Published: 5 years ago

Leaders Pick Up The Trash

On Sunday morning I was walking up the sidewalk at one of our campuses when I saw our First Impressions Director coming from the other direction. He’d take a few steps, stoop down. Take a few more steps, stoop down. Over and over.

Step, step, stoop. Step, step, stoop. Step, step, stoop.

Once my bad eyes and new glasses adjusted, I could see the reason for the stoop: he was picking up trash along the way. Gum wrapper here, discarded Kleenex there, dropped coloring sheet over there.

Step, step, stoop. Step, step, stoop. Step, step, stoop.

In case you missed it in the first sentence, he is our First Impressions Director for Brier Creek on Sunday. He’s the man in charge. He leads a team of dozens of people week in and week out. He has a set up team that’s ready to do his bidding at that time of the morning. All he had to do was grab his walkie and dispatch a guy with a trash bag. But he knows one of the marks of a good leader:

Leaders pick up the trash. 

Picking up the trash isn’t something that we get beyond as we rise up the food chain. While it may be something that we delegate out to another team as part of their checklist and duties, it’s never not our job. If a leader sees a need and refuses to stoop to meet that need, they may not be a leader. They may be a title-holder.

Maybe your “stoop” isn’t always trash pick up. Maybe it’s taking time to pray for someone when you’ve got places you need to be. Perhaps it’s speaking a word of encouragement to a team member who is hurting. It could be replying to an email in a timely manner or pitching in on a project that’s not yours or taking on extra work that benefits the team.

Leadership isn’t dictatorship. It’s not rallying the troops beneath you so you can have a more comfortable life. Leadership always brings with it service. It always brings with it sacrifice. It always brings with it a humility that knows that trash pick up will forever be a part of our job description.

So how about it, leader? Got some trash that needs to be picked up?

Stop. Stoop. Lead.


Do nothing from selfish ambition or conceit, but in humility count others more significant than yourselves. Let each of you look not only to his own interests, but also to the interests of others. Have this mind among yourselves, which is yours in Christ Jesus, who, though he was in the form of God, did not count equality with God a thing to be grasped, but emptied himself, by taking the form of a servant, being born in the likeness of men.

Philippians 2:3-7

  1. Samantha Linton says:

    Yeah, that Robby guy is pretty legit 🙂

  2. jimmylsc says:

    In my role as an executive at Chick-fil-A, I found that picking up trash was a good way to set an example of what I wanted to communicate to all of my fellow-workers.

    Customers would not know what the kitchen looked like, but if the parking lot and rest rooms were clean and tidy, it reassured our customers that the kitchen would also be clean.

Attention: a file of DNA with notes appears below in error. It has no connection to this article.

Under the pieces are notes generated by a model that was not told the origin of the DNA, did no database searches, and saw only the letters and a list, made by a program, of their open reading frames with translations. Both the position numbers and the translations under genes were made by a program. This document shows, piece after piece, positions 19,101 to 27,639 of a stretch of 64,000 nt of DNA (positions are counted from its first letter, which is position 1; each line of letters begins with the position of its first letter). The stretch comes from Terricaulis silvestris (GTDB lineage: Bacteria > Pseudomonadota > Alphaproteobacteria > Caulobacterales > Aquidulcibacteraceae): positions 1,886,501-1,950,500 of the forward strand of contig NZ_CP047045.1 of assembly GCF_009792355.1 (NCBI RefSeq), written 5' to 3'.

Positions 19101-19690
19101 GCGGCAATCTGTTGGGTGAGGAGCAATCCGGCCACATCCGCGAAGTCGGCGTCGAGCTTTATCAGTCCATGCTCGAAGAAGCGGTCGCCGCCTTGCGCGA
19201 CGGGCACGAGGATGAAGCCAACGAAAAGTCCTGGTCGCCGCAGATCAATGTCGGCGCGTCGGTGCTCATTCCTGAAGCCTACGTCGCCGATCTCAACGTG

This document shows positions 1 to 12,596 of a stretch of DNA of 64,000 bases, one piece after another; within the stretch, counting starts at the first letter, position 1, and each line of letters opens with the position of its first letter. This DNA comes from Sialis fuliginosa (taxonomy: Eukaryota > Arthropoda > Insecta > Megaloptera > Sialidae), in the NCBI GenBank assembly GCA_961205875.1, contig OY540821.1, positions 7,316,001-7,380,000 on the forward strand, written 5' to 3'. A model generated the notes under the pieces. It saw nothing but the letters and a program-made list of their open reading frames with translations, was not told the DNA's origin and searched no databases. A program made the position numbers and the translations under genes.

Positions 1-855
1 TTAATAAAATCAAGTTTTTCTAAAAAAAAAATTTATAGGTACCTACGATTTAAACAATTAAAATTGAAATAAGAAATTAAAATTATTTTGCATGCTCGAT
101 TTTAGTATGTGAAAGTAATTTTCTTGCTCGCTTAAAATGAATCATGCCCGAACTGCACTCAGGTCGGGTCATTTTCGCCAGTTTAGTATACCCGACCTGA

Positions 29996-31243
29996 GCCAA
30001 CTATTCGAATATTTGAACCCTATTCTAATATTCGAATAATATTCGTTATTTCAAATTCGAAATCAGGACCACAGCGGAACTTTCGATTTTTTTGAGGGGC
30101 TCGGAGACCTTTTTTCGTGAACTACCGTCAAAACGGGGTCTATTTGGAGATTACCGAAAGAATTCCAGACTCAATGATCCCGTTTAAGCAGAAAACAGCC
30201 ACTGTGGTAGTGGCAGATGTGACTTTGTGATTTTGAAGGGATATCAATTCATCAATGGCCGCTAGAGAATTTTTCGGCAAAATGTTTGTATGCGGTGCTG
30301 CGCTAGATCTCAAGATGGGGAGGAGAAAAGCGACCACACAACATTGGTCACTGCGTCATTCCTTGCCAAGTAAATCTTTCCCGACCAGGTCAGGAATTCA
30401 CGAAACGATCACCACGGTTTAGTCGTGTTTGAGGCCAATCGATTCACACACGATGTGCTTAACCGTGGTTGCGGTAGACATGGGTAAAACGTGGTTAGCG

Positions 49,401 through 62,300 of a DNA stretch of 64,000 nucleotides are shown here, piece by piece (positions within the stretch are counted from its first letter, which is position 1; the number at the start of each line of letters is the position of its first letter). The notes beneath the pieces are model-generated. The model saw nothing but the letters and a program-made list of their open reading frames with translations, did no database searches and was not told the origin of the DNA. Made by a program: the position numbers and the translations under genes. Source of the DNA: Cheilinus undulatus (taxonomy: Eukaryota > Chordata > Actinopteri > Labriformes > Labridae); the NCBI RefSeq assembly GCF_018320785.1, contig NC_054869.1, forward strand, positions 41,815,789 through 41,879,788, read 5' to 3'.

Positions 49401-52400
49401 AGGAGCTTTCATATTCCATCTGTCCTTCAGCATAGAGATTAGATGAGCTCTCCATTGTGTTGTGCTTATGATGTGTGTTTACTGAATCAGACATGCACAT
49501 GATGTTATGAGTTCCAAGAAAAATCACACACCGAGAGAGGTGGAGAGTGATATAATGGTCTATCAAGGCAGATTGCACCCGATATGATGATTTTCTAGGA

It is much easier to communicate with customers, fellow employees and people in general by example than by instruction.

    Actually, when we show people what to do, we don’t need to tell them.

    Jimmy Collins

  3. Brian Keel says:

    Been part of the YMCA movement for a long time and this is so true… every problem is everybody’s problem! Impossible to serve well and not grab that trash or pull that weed…

  4. Jason Chamberlain says:

    And it makes a strong impression when you help a mobile campus set up at 6:30 in the morning too. Sadly, I don’t think that happens at many churches either.

  1. […] Leaders should be willing to immerse themselves in the menial. They should be willing to bus the tables, willing to man the phones, willing to pick up the trash. […]

  2. By Danny Franks | Pick Up Your Junk on October 20, 2015 at 9:01 am

    […] Parking lots and sidewalk. Invest in a good trash grabber and a five gallon bucket. Walk the lot and pick up the cigarette butts, the dropped bulletins, and the gum wrappers. And don’t just save this for the weekend. When you’re walking the campus during the week, stop, stoop, and lead, because leaders pick up the trash. […]

  3. By Danny Franks | Clean Your Exit Ramp on February 6, 2017 at 7:00 am

    […] leaders, we lead the way by stooping to pick up the trash. Even if no one else sees it, you must. Because your guests certainly […]

  4. […] Leaders Pick up the Trash, Danny Franks. It’s been a personal proverb of mine (Chris) for a few years now, though I’m not entirely sure where I first heard it: Every piece of trash is your piece of trash. Seeing that Danny has a similar mantra, and knowing of his rabid love affair for Walt Disney, I’ll bet we both got it from Papa Walt. In any case, it’s true. (Note: This is not a good motto for dating.) In leadership, title-holders graduate from menial tasks. But true leaders never stop picking up the trash. […]

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